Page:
6 standouts at Great Northwest Wine contest

The inaugural Great Northwest Wine Competition is in the books, and the results showed a delicious diversity of wines from across the Pacific Northwest.

The competition, held at the historic Columbia Gorge Hotel in Hood River, Ore., drew 791 wines from more than 200 producers in Washington, Oregon, British Columbia and Idaho.

Sixteen wine professionals tasted the entries over two days. They evaluated all the wines blind, meaning they didn’t know who made them, so they were not influenced by anything except the quality of the wines.

The results: nearly 100 gold medals and several hundred silvers and bronzes — a great showing by any measurement.

In the next couple of weeks, we will take a closer look at the top red and white wines in the competition, which should give you some ideas on wines you will want to have in your cellar or on your dinner table.

This week, we take a look at the top six wines of the competition.

Interestingly, those six wines included three from Washington, two from Oregon and one from British Columbia — a spread that showed the tremendous talent throughout the Pacific Northwest.

The best in show was Zerba Cellars’ 2010 Malbec from the Walla Walla Valley. The winery is in Milton-Freewater, Ore., about 15 minutes south of Walla Walla, Wash. Zerba uses estate grapes from the Oregon side of the Walla Walla Valley. The winery’s prowess should come as no surprise, as winemaker Doug Nierman’s reds have been among the best anywhere for the past half-dozen years.

The top white wine also came from Oregon. Abacela’s 2012 Albarino from the Umpqua Valley was a big favorite with the judges. The winery near Roseburg has pioneered this Spanish variety in the Northwest, and its stunning fruit and remarkable acidity caught the attention of the judges. It was a close second for best in show.

The best rose of the competition also nearly came out on top. It was from Barnard Griffin in Richland. Winemaker Rob Griffin has made a rose of Sangiovese for several years, and this is the eighth consecutive year it has won a gold medal or better in a professional wine judging. It’s a gorgeous dry rose that has gained near-cult status among Barnard Griffin’s customers.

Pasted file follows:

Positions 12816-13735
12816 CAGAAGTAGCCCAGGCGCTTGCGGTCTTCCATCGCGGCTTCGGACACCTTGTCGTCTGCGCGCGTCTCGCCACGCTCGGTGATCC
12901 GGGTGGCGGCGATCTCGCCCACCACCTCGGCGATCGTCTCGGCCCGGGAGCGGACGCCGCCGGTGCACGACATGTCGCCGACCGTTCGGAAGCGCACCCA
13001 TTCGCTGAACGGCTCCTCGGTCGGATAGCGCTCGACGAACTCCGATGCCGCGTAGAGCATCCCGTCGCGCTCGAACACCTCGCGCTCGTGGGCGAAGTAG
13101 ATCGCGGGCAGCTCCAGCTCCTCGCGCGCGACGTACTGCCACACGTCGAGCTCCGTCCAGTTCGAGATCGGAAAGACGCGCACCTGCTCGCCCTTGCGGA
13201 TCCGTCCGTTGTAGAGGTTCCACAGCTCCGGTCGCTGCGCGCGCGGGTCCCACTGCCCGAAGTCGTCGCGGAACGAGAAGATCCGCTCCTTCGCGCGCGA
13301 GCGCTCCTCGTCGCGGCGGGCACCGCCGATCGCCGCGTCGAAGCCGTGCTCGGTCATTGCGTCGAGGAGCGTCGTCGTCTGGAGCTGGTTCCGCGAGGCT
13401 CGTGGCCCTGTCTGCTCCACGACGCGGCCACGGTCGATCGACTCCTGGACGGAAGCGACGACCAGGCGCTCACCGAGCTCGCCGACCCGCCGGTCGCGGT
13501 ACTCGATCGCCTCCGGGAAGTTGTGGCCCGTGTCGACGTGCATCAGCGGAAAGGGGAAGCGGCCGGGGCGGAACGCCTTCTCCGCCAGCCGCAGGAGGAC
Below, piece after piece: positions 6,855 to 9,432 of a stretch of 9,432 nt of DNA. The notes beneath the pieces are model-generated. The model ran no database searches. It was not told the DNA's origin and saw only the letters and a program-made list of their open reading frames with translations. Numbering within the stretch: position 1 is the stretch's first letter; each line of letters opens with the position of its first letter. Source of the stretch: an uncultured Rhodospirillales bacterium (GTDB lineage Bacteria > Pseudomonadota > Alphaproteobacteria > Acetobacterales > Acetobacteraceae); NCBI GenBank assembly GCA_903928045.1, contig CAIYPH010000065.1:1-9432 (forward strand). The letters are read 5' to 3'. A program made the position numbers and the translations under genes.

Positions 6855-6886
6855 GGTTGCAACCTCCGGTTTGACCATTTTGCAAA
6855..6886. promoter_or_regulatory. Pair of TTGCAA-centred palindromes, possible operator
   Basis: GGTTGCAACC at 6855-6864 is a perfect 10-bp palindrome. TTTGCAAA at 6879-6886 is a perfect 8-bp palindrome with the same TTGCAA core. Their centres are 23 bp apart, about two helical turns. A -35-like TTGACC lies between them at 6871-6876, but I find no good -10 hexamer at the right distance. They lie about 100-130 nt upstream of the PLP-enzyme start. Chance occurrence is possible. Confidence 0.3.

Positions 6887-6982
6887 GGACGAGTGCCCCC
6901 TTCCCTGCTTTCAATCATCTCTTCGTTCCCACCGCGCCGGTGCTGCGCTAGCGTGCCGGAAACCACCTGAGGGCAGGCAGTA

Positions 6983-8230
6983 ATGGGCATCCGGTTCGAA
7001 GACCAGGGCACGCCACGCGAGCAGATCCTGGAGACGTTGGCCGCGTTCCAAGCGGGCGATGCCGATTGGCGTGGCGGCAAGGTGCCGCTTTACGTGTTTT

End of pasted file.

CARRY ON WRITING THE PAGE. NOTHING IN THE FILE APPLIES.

Robert Smasne is a Yakima Valley winemaker who won a startling six gold medals in the competition under three different labels (Smasne Cellars, Northwest Cellars and Upland Estates). His Smasne Cellars 2010 Muscat Ice Wine using grapes from Snipes Mountain in the Yakima Valley was the best dessert wine in this competition.

On the Washington coast, Westport Winery is earning a strong reputation, thanks to the winemaking of young Dana Roberts, who makes no fewer than 33 wines. His sparkling cranberry wine called Rapture of the Deep captured our judges’ attention and earned the best fruit wine. The winery near Aberdeen used fruit grown in bogs on the nearby Cranberry Coast. Even if you don’t care for fruit wines, this is one you should consider trying.

And the top sparkling wine came from Bella, a new winery in British Columbia that focuses exclusively on bubbly. Owner/winemaker Jay Drysdale’s 2011 sparkling Chardonnay was made in the traditional methods used in Champagne, though he tops his bottle with a crown cap instead of a cork, which makes it a lot easier to open.

It is important to note that Drysdale — who has worked for years in British Columbia as a chef, wine retailer and government wine evaluator — was a judge at the Great Northwest Wine Competition. However, he did not judge his own wine, and none of the other judges realized any of his wines were entered.

For complete results of the competition, go to www.greatnorthwestwine.com. Next week, we will look at some of the top red wines of the judging.

Andy Perdue and Eric Degerman run Great Northwest Wine, a news and information company. For more information, go to www.greatnorthwestwine.com.

More in Life

Ice queen: Local women’s hockey team founder is fearless

Leslie Tidball’s fearless competitive spirit keeps her going strong in ice hockey at 64 years old.

How to entice a wide range of winged friends to your yard

A Tulalip Bay couple shares how they encourage birds, bees and butterflies to visit their garden.

Growing up: Some plants go through changes not unlike puberty

Arborvitae, junipers, spruce and pines, for example, exhibit juvenile and adult characteristics.

Decorated ceramic pig bares famous Wemyss Ware trademark

Very early flower-decorated pigs from Wemyss Ware have auctioned for over $30,000.

Great Plant Pick: Crocus ‘Spring Beauty,’ large-flowering crocus

What: Crocus “Spring Beauty,” commonly called large-flowering crocus, are a harbinger of… Continue reading

Beer of the Week: Hazy IPA, 4-Ways

Four Snohomish breweries decided to brew a single malt hazy IPA made with four different hops.

Defunct brewers collaborate on five all-star beers

The new brews will be pouring at SnoTown Brewing during the Washington Beer Open House on Feb. 24.

Garden clubs in Snohomish, Island counties

Alderwood Garden Club: Cedar Valley Grange Hall, 20526 52nd Ave. W., Lynnwood;… Continue reading

Home & Garden events in Snohomish County and the region

Repair Cafe: Have broken stuff laying around your home or garage? Bring… Continue reading

Most Read